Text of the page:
Jumat, 12 April 2019| Jakarta Post
The European Union would be well advised to review its energy policy that classifies biofuels from palm oil as unsustainable, as this could be counterproductive to the global fight against climate change and endanger Indonesia-EU relations.
We support and appreciate the EU’s concerns over the risks of climate change due to the massive deforestation it alleges that the development of oil palm plantations has caused in Indonesia. But introducing such an ill-designed policy, based only on developments between 2008-2015 without taking into serious consideration the commitment and progress President Joko “Jokowi” Widodo’s government has made in enhancing sustainable palm oil development, would have a severe impact on Indonesia-EU relations.
Sequencing its energy policy without considering the vital role of palm oil, which provides almost 50 percent of global vegetable oil consumption and is the Indonesia’s largest employer and second biggest export, could quash the main purpose of the EU renewable energy program. Jokowi, who feels that he has gone all out in improving sustainable practices in the palm oil industry, might become so frustrated by the inconsiderate EU policy that he might ease enforcement of his 2018 ruling on the three-year moratorium on oil palm expansion. Pressured by shortterm interests, he might even renege on that commitment.
According to the Environment and Forestry Ministry the moratorium has virtually halted permit issuance for more than 1 million hectares in oil palm expansion. The ministry’s data also shows that between 2008 and 2014, oil palm expansion totaled around 1.6 million ha, but from October 2014 when Jokowi took over the government to the end of 2015, oil palm expansion permits were issued for only about 71,000 ha.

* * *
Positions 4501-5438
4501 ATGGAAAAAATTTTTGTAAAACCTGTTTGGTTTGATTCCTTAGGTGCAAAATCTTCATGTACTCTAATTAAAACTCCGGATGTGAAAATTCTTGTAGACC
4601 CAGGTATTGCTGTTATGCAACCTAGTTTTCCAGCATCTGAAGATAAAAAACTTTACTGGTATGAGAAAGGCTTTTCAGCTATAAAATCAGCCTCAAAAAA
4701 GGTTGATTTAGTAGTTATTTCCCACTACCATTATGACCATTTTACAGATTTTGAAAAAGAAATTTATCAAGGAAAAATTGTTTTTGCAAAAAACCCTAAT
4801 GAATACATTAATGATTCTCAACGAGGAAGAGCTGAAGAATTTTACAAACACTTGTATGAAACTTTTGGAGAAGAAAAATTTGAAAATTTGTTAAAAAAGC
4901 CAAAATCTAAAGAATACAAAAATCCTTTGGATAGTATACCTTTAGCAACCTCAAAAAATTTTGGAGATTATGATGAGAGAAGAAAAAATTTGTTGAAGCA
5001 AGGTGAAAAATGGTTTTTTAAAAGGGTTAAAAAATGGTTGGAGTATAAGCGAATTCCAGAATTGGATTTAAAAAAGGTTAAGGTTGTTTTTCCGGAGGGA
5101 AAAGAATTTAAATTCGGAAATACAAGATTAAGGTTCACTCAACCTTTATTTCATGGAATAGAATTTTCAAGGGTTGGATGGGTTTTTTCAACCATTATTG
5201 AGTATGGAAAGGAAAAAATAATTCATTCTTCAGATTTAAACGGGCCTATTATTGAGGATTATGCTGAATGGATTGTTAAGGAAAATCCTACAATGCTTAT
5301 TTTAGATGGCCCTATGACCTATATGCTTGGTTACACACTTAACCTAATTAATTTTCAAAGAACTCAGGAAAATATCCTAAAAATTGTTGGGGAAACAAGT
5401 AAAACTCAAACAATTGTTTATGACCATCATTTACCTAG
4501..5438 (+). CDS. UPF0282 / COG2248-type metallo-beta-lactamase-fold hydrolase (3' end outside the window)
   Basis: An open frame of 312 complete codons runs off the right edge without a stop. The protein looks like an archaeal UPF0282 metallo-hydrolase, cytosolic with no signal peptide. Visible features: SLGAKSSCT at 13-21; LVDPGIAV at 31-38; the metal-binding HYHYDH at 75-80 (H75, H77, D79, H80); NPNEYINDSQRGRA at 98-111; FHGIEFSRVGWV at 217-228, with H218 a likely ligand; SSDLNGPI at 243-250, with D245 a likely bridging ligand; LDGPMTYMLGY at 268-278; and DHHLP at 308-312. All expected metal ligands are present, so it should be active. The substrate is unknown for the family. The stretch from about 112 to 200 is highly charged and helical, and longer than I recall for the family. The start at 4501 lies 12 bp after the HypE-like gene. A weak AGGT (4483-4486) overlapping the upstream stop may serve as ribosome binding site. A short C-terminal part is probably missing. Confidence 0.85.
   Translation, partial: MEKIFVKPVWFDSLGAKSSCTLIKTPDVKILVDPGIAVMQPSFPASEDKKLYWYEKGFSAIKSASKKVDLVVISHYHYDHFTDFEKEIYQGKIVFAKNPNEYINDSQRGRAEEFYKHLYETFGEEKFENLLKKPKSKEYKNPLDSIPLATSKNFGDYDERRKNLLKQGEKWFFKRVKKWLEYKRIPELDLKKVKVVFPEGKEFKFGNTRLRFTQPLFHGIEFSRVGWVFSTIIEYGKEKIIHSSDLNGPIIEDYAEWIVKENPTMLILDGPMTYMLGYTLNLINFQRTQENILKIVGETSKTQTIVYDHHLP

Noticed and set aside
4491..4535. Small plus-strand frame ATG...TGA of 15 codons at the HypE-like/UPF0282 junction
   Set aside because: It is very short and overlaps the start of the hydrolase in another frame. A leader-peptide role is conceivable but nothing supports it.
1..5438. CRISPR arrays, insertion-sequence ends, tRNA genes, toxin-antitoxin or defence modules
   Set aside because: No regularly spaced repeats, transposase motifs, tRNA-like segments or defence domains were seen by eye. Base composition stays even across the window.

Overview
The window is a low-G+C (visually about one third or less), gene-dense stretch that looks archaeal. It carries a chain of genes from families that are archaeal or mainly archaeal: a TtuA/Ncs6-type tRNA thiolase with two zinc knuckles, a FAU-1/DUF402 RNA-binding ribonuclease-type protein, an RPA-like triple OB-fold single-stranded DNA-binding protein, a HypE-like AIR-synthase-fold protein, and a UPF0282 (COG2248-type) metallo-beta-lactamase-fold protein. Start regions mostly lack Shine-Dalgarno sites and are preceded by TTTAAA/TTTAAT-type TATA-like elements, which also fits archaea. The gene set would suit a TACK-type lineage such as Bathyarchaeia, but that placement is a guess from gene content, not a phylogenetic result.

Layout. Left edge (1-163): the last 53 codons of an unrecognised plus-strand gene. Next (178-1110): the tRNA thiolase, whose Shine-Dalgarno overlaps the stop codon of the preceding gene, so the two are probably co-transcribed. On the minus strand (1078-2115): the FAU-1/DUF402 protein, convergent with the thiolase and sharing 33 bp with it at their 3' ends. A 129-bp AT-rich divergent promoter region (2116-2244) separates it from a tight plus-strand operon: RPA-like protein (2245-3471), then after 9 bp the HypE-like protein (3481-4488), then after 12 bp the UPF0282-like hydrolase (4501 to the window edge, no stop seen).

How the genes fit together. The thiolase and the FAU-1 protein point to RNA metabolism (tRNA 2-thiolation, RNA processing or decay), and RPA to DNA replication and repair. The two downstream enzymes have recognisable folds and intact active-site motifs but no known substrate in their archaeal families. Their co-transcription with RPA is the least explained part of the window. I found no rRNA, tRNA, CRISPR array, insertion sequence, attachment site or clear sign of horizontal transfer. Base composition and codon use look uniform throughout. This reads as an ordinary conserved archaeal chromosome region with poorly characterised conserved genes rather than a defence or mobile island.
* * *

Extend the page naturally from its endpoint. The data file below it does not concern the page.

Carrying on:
This means that in 2008-2015 the data period at the basis oftheEU palm oil policy the previous administration approved 96 percent of all oil palm expansion permits, compared to a mere 4 percent under Jokowi.
Certainly, the moratorium’senforcement has not been perfect, due to inadequate institutional capacity in coping with the complexities of the industry: The Indonesian palm oil industry involves more than 2 mill on smallholders in Sumatra, Kalimantan, Sulawesi and Papua across the world’s largest archipelagic nation. But progress is evident.
The European Parliament and the European Council now have less than two months to scrutinize its renewable energy directive and express any objections, before it is published in the Official Journal of the European Union and becomes binding to all EU states. The review should seriously assess the above factors, especially the vital roleof palm oil in the Indonesia economy and the global vegetable oil supply.
But whatever policy the EU takes, it should involve cooperation programs to empower Indonesia, notably Indonesian smallholders, in increasing plantation productivity through the use of high-yield seeds toward smooth, full enforcement of the moratorium on palm oil expansion.